In “I had no time to hate, because”, Dickinson says that “enmity” ends after one dies. As she says in the last lines of the first quatrain, life is not so ample to end enmity. If we choose to make enemies, there is no end to it. On top of that, it is easier to make enemies than lifelong friends. So, it is up to the readers whether they want to finish enmity or not.
This poem suggests that the speaker has faith in the Christian idea of the afterlife. She believes that there is a new beginning after death, and all the hateful emotions will not be carried forward in the afterlife. The fire of enmity in her heart will be extinguished in the grave.
The poem deals with several themes that include love versus hate, choices, the brevity of life, the inevitability of death, the afterlife, and time. In this poem, the poet says that she has no time to hate or love due to the brevity of life.
Dickinson uses several literary devices in the poem. These include alliteration, metaphor, enjambment, personification, and irony.
The first two lines of the poem hint at the ideas of the brevity of life, the futility of hatred, and the inevitability of death. Through these lines, the speaker says that she had no time to hate someone as the idea of death would hinder her.
Emily Dickinson (1830-1886) is one of the most influential American poets of all time. Only 10 poems out of 1800 were published during her lifetime. She became famous only after her death when her sister found a pile of her poems worthy of publishing. Four years after her death, Dickinson’s first volume of poetry, Poems (1890), was published. Later in 1955, the first scholarly edition, The Complete Poems of Emily Dickinson, was published by Thomas H. Johnson. The poem “I had no time to hate, because” appears in the first section (Book I: “Life”) of Poems and as the 478 number poem in Johnson’s collection. It was composed around 1862, one of the most creative years in Dickinson’s life.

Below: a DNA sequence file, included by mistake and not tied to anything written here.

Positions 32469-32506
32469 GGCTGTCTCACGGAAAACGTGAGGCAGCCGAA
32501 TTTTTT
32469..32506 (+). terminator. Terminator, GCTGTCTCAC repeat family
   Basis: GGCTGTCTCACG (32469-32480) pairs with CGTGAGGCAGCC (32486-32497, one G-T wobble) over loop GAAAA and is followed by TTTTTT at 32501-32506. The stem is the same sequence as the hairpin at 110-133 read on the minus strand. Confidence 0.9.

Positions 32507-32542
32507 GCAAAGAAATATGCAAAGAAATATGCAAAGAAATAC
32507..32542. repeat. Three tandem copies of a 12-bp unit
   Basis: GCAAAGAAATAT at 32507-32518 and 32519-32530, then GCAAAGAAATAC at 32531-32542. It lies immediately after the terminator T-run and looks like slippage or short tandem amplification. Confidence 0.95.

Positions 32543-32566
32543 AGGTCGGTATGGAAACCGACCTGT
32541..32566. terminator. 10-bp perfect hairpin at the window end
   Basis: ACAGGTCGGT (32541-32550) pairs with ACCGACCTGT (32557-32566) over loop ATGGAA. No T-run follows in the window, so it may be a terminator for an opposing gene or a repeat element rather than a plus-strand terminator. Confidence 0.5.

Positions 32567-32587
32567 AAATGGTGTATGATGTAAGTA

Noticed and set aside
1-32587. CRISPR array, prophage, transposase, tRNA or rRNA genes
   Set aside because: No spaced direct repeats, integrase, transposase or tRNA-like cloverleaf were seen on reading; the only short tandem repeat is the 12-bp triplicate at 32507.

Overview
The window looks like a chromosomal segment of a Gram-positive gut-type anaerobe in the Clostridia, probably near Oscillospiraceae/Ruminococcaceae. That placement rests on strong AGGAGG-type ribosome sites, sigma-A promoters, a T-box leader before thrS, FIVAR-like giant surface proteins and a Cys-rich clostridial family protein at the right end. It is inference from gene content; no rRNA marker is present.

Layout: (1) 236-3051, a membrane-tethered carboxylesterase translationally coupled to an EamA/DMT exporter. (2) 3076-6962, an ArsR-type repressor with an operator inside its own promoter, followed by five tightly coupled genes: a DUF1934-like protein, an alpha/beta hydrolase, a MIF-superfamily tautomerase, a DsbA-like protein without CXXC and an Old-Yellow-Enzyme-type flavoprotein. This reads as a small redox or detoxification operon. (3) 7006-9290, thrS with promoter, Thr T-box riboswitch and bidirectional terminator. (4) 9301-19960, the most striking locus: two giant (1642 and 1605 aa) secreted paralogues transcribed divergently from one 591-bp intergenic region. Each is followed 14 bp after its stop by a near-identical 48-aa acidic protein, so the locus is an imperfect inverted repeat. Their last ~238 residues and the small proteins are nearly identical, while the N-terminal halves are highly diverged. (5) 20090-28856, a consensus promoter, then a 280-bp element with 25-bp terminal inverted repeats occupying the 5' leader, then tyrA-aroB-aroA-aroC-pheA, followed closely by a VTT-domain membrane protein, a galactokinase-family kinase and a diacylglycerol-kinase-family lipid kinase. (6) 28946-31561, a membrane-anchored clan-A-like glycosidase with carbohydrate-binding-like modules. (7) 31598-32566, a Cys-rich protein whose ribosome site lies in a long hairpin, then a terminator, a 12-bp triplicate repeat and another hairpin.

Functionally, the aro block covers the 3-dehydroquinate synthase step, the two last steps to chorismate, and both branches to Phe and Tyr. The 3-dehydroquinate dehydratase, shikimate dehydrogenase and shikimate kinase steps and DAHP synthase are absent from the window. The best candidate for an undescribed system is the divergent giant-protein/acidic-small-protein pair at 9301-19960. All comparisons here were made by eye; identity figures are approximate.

Similar Poems about Love, Hatred, & Death
- “Spring” by Edna St. Vincent Millay — In this poem, the hostility in a speaker’s heart makes her scorn the beauty of the spring.
- “If you were coming in the Fall” by Emily Dickinson — In this piece, Dickinson’s speaker explores the uncertainty of her lover’s return and the brevity of life.
- “Our revels now are ended” by William Shakespeare — This speech from The Tempest, regarded as the “retirement speech” of Shakespeare, taps on the brevity of life and the inevitability of death.
- “The Heart asks Pleasure—first—” by Emily Dickinson — This poem shows how one can break the cycle of pleasure and pain by death.
- Emily Dickinson and Death — Explore how Dickinson deals with this theme in her poems.
- Dickinson’s Love Life — Read about the love life of the poet and why she chose to lead a secluded life.
- About Emily Dickinson — Learn about the poet’s life, writing career, and posthumous success.
- Poet Profile & Poems of Emily Dickinson — Explore more about the poet and read some of her best-known poems.